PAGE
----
Battling Order

Battling Order

Eric Owen Moss’s If Not Now, When?
All photos Tom Bonner

Eric Owen Moss: If Not Now, When?
SCI-Arc Gallery
960 East 3rd Street, Los Angeles
Through September 13

Eric Owen Moss’ installation If Not Now, When? takes the form of an aluminum box with orbiting rings, built as one of Moss’ investigations into modernism’s strict architectural grid. Simultaneously reactionary and forward-thinking, it is the culmination of his ongoing battle with the order of simple geometry.

Hovering near the ceiling and surrounded by empty seating in a gallery at the Southern California Institute of Architecture (SCI-Arc), the object addresses proportion and scale just as much as it confronts a grid. Resting closer to one side of the room, a long steel beam pierces the top of the object, making it appear to float about eight feet overhead without touching any walls. I dared myself to walk underneath it. There seemed to be an imaginary weight to the air around it, pushing me farther away to observe it.

The object is a box, but not a perfect square. Clad with aluminum panels, each face is inscribed with scrolling, map-like drawings of intersecting circles. These two-dimensional plans show how and where the aluminum fabricated rings intersect with the box-like object. Interestingly, this gesture gives the object a larger, intangible field of presence in the space, adding to the dimension of the object without clear boundaries.

The entry to the Moss exhibit.

The central girder acts as a boundary line for the width of the object, making it almost half the width of the room. The dimensions of the object, proportional to the space, bring to mind Mies van der Rohe’s use of the golden mean for the framed windows that wrap Crown Hall at IIT in Chicago. Here, instead of Crown Hall’s two-dimensional division of material, it appears as a three-dimensional relationship to the room’s size. This creates a sense of its charged omnipresence and the desire to look at it, then to look away, while acknowledging that it elegantly fills the space.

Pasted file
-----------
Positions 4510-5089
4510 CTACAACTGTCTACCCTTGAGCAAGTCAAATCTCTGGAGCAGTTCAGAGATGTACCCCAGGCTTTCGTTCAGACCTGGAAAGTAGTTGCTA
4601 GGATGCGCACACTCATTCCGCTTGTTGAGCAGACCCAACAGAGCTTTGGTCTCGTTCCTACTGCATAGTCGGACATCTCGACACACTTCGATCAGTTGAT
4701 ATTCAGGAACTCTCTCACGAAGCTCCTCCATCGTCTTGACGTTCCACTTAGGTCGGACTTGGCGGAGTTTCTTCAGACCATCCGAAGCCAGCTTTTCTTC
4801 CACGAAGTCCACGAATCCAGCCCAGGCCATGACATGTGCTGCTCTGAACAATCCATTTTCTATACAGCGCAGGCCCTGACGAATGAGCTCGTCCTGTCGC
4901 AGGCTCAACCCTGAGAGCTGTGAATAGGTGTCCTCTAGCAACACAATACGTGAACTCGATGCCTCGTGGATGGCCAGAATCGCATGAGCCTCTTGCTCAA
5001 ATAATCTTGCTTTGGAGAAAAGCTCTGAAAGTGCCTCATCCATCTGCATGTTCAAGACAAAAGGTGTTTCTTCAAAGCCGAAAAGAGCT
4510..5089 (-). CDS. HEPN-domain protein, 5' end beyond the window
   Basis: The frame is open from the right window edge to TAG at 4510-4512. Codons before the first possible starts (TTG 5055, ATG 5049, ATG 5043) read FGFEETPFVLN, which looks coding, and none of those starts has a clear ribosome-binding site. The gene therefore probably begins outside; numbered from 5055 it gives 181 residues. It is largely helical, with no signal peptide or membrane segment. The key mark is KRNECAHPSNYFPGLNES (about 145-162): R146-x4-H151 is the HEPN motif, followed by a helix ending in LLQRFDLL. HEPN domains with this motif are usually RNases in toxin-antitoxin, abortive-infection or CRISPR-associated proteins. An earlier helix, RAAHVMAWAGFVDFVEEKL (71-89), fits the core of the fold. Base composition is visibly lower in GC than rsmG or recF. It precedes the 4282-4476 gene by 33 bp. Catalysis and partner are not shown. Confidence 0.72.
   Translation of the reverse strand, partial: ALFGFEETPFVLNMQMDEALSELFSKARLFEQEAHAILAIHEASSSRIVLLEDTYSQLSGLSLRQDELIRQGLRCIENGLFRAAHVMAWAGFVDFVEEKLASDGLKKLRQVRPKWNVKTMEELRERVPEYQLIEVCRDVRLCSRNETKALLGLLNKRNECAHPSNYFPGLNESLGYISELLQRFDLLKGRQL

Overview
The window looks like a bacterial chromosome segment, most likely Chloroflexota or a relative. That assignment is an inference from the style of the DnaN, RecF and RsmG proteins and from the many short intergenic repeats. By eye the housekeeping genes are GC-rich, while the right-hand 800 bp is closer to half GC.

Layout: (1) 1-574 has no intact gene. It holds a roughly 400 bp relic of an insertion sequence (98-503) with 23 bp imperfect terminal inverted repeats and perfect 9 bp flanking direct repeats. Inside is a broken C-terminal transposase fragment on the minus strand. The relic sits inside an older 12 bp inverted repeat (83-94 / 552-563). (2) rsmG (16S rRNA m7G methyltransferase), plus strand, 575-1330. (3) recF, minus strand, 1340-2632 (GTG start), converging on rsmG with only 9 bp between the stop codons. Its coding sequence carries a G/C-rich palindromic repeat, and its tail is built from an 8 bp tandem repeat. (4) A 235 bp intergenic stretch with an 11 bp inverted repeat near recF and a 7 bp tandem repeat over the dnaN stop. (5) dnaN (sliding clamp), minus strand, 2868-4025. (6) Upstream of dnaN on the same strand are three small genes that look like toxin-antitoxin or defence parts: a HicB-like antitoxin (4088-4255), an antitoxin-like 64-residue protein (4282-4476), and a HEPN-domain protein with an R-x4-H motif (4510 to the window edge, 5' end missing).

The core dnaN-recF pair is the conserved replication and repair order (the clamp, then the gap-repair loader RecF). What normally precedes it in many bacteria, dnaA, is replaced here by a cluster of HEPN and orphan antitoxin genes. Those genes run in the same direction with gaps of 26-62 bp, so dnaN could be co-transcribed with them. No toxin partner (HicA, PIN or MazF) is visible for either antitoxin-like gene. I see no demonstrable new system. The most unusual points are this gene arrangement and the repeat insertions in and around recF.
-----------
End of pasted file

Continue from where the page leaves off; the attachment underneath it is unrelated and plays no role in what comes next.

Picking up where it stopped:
The room is lined with chairs, positioned in rows, facing the object, and then retreating around its invisible footprint. This accentuates the idea of a center very literally. But the unrecoverable intrusion of the chairs dilutes the true impact of how this object fills the space. The phrase “less is more” rings in my head. Yet what Moss does exceptionally well with his installation, and with his architecture in general, is push a new dialogue on spatial qualities.

He has continuously played with altering perspectives, as can be seen in “Slash/Backslash,” his building in Culver City, completed in 1999. Pushing our vocabulary of visual relationships, the curtain wall of that project at street level is a tilted plane with mock mullions angled at various degrees of horizontality. This dramatization alters the typical two-point perspective. It is a spatial affect that disorients normal perceptions, transforming expectations and possibly causing a twilight zone feeling.

Looking up at the "box."

In the installation’s description, Moss refers to his 1998 exhibit Dancing Bleachers at the Wexner Center for the Arts in Ohio as an early attempt to explore and disprove the logic of the grid. There, he attempted to establish a central point using a grid of curves. He extruded the exterior walkway, which is defined by the logic of the street grid, into his intentionally bowed columns.

At the SCI-Arc gallery, Moss’ object returns to the Wexner project and mimics the minimal geometry of that location. The surprise is the piercing curve, breaking that order, and its rather interesting ability to add to the gravitational pull already found in its scale to the room. The curvatures facilitate an exchange of axis, rethinking the concepts of a linear dimensionality.

While intended to re-examine the orthodoxy of the urban and architectural grid, this striking installation doesn’t inherently spur any dialogue. It instead draws the conversation to the work’s skilled exercise in spatial manipulation. It is an installation indicative of Moss’ pursuits within the past decade to form a structure that harvests a centripetal force in a city known for the lack of one. Here he may have found an answer: proportion, scale, and a logical element that breaks the rigidity of strict dimensional properties. It gives a glimpse of what might be accomplished in architecture, with or without the grid.